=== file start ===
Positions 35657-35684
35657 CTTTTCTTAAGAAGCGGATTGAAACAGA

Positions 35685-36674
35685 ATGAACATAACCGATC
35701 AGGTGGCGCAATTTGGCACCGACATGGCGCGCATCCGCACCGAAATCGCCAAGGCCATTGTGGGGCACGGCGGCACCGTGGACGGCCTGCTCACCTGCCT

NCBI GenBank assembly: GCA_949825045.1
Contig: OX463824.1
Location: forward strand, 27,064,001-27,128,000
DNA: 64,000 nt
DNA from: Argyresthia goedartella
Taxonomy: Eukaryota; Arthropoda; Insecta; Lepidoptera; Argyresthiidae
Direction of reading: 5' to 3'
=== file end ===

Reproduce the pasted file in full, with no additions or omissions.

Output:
Positions 35657-35684
35657 CTTTTCTTAAGAAGCGGATTGAAACAGA

Positions 35685-36674
35685 ATGAACATAACCGATC
35701 AGGTGGCGCAATTTGGCACCGACATGGCGCGCATCCGCACCGAAATCGCCAAGGCCATTGTGGGGCACGGCGGCACCGTGGACGGCCTGCTCACCTGCCT

NCBI GenBank assembly: GCA_949825045.1
Contig: OX463824.1
Location: forward strand, 27,064,001-27,128,000
DNA: 64,000 nt
DNA from: Argyresthia goedartella
Taxonomy: Eukaryota; Arthropoda; Insecta; Lepidoptera; Argyresthiidae
Direction of reading: 5' to 3'